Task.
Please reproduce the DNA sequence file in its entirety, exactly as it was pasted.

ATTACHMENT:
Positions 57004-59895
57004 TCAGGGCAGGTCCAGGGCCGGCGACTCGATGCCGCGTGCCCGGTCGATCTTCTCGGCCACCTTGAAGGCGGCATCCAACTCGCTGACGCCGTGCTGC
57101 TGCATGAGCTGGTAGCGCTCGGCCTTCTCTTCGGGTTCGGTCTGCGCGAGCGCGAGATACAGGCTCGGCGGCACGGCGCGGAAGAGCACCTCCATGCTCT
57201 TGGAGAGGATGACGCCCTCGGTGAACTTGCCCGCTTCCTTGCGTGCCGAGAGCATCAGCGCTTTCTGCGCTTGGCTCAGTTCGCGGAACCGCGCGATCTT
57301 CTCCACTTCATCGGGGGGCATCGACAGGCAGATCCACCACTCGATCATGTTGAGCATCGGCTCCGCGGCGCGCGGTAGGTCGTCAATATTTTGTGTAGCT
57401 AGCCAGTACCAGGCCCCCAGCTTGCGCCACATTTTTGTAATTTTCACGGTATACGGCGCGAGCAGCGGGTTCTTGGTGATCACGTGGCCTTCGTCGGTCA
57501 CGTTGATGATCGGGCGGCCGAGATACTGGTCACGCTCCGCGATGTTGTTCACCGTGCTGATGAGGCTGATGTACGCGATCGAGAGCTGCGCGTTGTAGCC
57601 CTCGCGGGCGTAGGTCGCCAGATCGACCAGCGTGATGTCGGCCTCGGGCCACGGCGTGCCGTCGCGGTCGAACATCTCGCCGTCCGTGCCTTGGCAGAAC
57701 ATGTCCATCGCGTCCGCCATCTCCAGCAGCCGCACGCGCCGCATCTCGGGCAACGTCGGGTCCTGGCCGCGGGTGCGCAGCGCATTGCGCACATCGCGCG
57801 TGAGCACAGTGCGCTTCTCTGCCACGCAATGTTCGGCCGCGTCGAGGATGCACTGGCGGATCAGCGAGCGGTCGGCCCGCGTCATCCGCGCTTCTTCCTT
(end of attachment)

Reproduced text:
Positions 57004-59895
57004 TCAGGGCAGGTCCAGGGCCGGCGACTCGATGCCGCGTGCCCGGTCGATCTTCTCGGCCACCTTGAAGGCGGCATCCAACTCGCTGACGCCGTGCTGC
57101 TGCATGAGCTGGTAGCGCTCGGCCTTCTCTTCGGGTTCGGTCTGCGCGAGCGCGAGATACAGGCTCGGCGGCACGGCGCGGAAGAGCACCTCCATGCTCT
57201 TGGAGAGGATGACGCCCTCGGTGAACTTGCCCGCTTCCTTGCGTGCCGAGAGCATCAGCGCTTTCTGCGCTTGGCTCAGTTCGCGGAACCGCGCGATCTT
57301 CTCCACTTCATCGGGGGGCATCGACAGGCAGATCCACCACTCGATCATGTTGAGCATCGGCTCCGCGGCGCGCGGTAGGTCGTCAATATTTTGTGTAGCT
57401 AGCCAGTACCAGGCCCCCAGCTTGCGCCACATTTTTGTAATTTTCACGGTATACGGCGCGAGCAGCGGGTTCTTGGTGATCACGTGGCCTTCGTCGGTCA
57501 CGTTGATGATCGGGCGGCCGAGATACTGGTCACGCTCCGCGATGTTGTTCACCGTGCTGATGAGGCTGATGTACGCGATCGAGAGCTGCGCGTTGTAGCC
57601 CTCGCGGGCGTAGGTCGCCAGATCGACCAGCGTGATGTCGGCCTCGGGCCACGGCGTGCCGTCGCGGTCGAACATCTCGCCGTCCGTGCCTTGGCAGAAC
57701 ATGTCCATCGCGTCCGCCATCTCCAGCAGCCGCACGCGCCGCATCTCGGGCAACGTCGGGTCCTGGCCGCGGGTGCGCAGCGCATTGCGCACATCGCGCG
57801 TGAGCACAGTGCGCTTCTCTGCCACGCAATGTTCGGCCGCGTCGAGGATGCACTGGCGGATCAGCGAGCGGTCGGCCCGCGTCATCCGCGCTTCTTCCTT